Technology is evolving so fast that it’s difficult to predict what happens one year down the line. How do the B-schools cope with such a scenario?
Like in industry, it is only the business schools which look 10 years ahead will survive the technological churning. I think the answer lies in faculty being aware of developments, continuous industry interactions and diversification of training programmes.

In India, with the exception of the IIMs and a few other top institutions, most B-schools churn out graduates who are hardly employable. What’s the way out?
Most business schools are merely filtering out the best students at the undergraduate level and there is no value addition evident in postgraduate students. Since employability of students is a function of different salary levels, all B-schools are filtering out students suitable to a particular salary/niche market. It is, however, not clear given the quality of students, how much relative value addition individual institutions are doing. There is not enough competition yet.

How often do you inspire your alumni to come back and teach in their alma mater? How often do you inspire them to contribute funds to their alma mater?
We, at IIFT, have a separate alumni section which interacts with the alumni on a regular basis and encourages as many of them as possible to work out their schedules to take a few classes as guest faculty in the management division. I have now taken up the issue of the alumni contributing funds to their alma mater and hope to progress in this direction in the near future.

What more do you expect from the regulator AICTE and the government?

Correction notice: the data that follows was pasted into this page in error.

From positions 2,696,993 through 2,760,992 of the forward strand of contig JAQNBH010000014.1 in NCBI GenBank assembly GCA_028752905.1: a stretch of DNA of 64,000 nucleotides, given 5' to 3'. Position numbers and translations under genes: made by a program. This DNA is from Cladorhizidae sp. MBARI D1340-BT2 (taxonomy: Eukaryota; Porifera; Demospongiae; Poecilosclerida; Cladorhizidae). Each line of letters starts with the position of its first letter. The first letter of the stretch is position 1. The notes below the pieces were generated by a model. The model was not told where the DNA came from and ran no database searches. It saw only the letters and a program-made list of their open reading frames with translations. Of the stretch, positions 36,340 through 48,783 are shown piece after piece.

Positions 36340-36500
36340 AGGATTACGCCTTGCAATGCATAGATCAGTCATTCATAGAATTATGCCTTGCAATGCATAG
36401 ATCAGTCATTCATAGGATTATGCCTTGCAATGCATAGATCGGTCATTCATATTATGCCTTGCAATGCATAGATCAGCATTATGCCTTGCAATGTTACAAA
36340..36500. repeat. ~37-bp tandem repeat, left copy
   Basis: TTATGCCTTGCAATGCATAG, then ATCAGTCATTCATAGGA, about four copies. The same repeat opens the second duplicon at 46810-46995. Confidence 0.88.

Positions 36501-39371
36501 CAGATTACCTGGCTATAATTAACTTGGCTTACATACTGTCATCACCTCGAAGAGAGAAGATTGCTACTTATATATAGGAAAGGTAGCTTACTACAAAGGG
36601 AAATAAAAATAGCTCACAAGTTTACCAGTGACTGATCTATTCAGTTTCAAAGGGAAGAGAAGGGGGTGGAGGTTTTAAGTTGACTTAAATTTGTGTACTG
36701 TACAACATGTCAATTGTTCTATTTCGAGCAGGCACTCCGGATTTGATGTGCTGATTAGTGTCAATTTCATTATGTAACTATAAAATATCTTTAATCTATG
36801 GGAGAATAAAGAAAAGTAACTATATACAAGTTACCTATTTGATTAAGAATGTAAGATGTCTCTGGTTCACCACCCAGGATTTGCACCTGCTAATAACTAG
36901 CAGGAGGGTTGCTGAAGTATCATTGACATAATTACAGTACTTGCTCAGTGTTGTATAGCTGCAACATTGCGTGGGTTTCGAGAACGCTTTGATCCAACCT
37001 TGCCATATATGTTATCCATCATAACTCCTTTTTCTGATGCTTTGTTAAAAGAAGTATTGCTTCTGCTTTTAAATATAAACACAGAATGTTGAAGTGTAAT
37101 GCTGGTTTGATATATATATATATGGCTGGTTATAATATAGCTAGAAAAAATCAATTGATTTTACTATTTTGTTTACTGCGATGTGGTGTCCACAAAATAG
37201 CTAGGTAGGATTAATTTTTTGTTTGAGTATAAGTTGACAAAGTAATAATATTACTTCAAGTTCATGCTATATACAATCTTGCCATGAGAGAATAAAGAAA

Let us be clear that with the kind of excess demand that there is for business education, a regulator is critical to ensure that students are not taken for a ride by business schools. Many of the newer business schools have been quite unscrupulous in their claim. However, given the quickly changing needs of the industry to which business schools must respond, once a recognition of a certain level is given to a school it must have the freedom to decide on courses/operational details, etc. It would seem that the current policy trends are in this direction but still greater operational autonomy to B-schools is needed.

How has the role of B-school director evolved and how crucial it is to turn a B-school into a global institution?
The role of a business school director is to give direction in terms of some of the areas that I have listed out above where business schools could see some improvement. There is no difference between a local institution and a global institution once the market becomes competitive. 

It is my view that the head of any management institution must make his or her institution prepare for the challenges over the next few years. Again from my point of view two things are critical: periodic curriculum review and developing a strong research focus. I believe this what will differentiate one management institution from another in the future.